You are not permitted to download, save or email this image. Visit image gallery to purchase the image.
There is growing discontent among Macandrew Bay residents about freedom campers.
Residents say as many as 30 vehicles a night have been parked in a trial freedom camping area beside the public toilets and playground, where tents are also being pitched around play equipment.
Campers are ''bird-bathing'' in the public toilet basins and changing outside their vehicles in view of children walking to school, residents say.
Macandrew Bay Residents and Ratepayers Association chairman Dave Goodman said many mothers had stopped taking their children to the playground because of campers.
Mr Goodman, who was contracted by the Dunedin City Council to clean the area's public toilets, said he had to double his efforts since the council implemented its freedom camping trial.
Extra use of amenities was not an issue in itself, he said, but many freedom campers were washing in the basins and leaving the tiled floors in flood.
People were becoming wary of taking children into the public toilets because naked campers were often washing or changing inside, he said.
''They call it bird-bathing, using a basin to wash in. I'd never heard of it before,'' Mr Goodman said.
''There is a growing number of residents not happy with what's going on, mainly because of issues with behaviour and hygiene.
''For people in a station wagon or saloon vehicle, to get changed and maintain any degree of modesty is quite difficult, and there has been issues with unclad people running around,'' he said.
The council recently designated three trial areas for freedom campers in non-self-contained vehicles, including Macandrew Bay.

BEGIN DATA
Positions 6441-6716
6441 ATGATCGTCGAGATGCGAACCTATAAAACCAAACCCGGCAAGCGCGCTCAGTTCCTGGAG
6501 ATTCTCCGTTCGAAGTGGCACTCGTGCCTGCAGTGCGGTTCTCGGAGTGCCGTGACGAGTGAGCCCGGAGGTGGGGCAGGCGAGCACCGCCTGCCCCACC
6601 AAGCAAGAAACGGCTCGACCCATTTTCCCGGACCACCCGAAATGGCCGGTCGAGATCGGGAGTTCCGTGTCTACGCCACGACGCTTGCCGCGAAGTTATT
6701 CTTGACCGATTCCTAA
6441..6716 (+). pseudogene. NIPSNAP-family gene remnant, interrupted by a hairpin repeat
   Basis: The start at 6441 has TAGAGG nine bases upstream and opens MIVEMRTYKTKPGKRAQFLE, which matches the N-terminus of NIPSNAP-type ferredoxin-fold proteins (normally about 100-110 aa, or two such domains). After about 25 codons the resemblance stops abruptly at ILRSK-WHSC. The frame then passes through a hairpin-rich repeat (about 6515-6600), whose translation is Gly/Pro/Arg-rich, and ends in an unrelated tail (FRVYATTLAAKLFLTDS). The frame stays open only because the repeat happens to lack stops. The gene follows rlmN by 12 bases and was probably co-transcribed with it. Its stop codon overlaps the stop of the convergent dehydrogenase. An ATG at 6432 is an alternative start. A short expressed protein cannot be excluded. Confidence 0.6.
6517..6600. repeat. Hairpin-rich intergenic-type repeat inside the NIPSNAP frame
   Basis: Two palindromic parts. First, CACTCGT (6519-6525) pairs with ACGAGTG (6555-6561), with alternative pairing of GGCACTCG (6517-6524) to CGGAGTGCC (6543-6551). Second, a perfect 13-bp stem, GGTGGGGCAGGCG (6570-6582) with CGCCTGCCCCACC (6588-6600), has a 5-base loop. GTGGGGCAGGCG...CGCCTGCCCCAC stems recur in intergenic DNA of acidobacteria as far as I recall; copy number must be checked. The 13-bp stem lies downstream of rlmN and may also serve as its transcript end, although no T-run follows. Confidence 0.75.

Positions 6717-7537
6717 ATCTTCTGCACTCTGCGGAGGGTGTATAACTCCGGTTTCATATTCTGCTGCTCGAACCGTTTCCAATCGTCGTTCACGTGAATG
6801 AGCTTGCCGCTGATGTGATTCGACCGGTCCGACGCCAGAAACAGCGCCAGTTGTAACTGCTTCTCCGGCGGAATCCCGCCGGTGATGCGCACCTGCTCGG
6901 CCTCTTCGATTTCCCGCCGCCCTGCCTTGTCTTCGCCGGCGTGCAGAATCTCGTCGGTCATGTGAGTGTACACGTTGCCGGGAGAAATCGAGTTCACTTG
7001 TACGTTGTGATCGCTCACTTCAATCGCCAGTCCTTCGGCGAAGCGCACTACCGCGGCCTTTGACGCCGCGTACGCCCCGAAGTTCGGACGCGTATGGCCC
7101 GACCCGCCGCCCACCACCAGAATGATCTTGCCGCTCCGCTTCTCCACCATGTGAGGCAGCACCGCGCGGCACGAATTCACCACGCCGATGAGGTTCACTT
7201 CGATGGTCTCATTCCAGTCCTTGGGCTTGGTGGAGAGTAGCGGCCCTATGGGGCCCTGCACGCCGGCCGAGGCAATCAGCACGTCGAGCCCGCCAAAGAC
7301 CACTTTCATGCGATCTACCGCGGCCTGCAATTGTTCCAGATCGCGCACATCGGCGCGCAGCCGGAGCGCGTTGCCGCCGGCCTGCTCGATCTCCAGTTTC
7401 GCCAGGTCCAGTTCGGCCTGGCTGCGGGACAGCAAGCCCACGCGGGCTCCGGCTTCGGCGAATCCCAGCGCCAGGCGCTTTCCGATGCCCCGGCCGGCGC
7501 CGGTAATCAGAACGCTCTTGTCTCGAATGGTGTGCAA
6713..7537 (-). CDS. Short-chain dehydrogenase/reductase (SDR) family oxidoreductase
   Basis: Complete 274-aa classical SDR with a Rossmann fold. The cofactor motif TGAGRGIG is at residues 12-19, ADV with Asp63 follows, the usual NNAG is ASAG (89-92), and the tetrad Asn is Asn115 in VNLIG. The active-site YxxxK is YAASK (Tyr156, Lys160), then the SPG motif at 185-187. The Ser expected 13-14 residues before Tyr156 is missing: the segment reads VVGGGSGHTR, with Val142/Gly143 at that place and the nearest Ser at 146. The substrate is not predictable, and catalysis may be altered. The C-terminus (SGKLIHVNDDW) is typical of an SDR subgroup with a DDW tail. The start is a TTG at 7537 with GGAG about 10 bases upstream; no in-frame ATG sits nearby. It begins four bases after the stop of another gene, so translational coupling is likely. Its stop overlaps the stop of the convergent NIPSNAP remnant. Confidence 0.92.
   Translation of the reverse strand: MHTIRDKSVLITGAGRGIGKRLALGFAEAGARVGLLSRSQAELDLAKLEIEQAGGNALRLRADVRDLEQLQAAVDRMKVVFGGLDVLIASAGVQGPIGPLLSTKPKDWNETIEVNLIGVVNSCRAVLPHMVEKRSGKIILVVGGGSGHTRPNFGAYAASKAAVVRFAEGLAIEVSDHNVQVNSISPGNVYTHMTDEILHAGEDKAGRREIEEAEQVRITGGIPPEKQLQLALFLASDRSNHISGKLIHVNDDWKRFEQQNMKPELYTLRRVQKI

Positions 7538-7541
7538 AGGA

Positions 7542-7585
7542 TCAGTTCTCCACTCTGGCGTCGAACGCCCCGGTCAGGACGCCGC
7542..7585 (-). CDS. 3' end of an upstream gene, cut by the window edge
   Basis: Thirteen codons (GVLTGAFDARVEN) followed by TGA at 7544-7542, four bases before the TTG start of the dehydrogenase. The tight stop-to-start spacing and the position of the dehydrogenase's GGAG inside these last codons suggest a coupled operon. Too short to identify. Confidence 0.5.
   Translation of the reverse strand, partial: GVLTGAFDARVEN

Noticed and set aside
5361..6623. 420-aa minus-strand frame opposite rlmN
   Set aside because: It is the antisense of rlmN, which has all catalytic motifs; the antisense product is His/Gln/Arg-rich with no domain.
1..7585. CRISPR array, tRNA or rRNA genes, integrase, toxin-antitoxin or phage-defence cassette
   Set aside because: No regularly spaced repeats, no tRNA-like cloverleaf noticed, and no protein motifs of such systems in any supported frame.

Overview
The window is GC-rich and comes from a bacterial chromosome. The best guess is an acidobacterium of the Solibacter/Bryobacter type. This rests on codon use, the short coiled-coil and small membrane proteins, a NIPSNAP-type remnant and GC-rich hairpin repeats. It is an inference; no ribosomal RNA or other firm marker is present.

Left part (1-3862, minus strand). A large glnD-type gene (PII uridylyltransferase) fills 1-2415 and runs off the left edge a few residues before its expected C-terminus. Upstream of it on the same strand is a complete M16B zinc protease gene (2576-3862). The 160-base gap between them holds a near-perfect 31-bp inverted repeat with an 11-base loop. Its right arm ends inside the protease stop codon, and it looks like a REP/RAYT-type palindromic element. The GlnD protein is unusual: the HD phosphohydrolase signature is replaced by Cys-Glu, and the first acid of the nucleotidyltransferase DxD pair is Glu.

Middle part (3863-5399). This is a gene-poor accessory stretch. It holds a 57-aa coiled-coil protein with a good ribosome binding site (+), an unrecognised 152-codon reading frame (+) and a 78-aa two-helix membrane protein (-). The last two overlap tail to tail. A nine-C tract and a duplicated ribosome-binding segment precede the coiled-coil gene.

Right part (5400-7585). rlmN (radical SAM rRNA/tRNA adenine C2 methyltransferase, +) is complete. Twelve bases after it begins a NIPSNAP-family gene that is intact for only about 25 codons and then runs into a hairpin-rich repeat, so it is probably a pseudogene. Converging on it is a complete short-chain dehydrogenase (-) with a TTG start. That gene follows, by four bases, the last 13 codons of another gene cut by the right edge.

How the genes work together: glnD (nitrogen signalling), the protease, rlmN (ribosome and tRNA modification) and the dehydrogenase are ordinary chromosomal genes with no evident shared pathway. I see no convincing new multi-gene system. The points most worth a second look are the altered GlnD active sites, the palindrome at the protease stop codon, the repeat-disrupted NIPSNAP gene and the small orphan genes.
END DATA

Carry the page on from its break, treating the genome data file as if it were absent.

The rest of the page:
Up to five vehicles were allowed to stay for one night under the trial.
Mr Goodman said there were usually about 15 vehicles with freedom campers parked overnight, and the most he had counted at once was 21.
Other residents claimed to have seen as many as 30 vehicles.
Mr Goodman had counted 11 tents - 10 of which were pitched in the playground.
''It's polarising the community.
''We are not against freedom campers per se, but there's a growing groundswell of people getting their backs up,'' he said.
Macandrew Bay resident Kelli Lamare said she and many others felt invaded.
''There is a handful who don't seem to worry, but a lot of people are not happy.''
Mrs Lamare said she had complained to the council and planned to attend the next Otago Peninsula Community Board meeting on March 6 to raise the issue.
She said her house, like many others, had not been included in a council mail drop in the community proposing the trial, and she missed the opportunity to oppose it.
She was one of the mothers keeping her children away from the playground, and said there had to be a better place for freedom camping in Dunedin.
''Macandrew Bay is a beautiful community and we feel like we've been invaded because of the sheer number of campers. I'm sure they contribute to the wider economy, but I don't think they spend a lot in our neighbourhood.''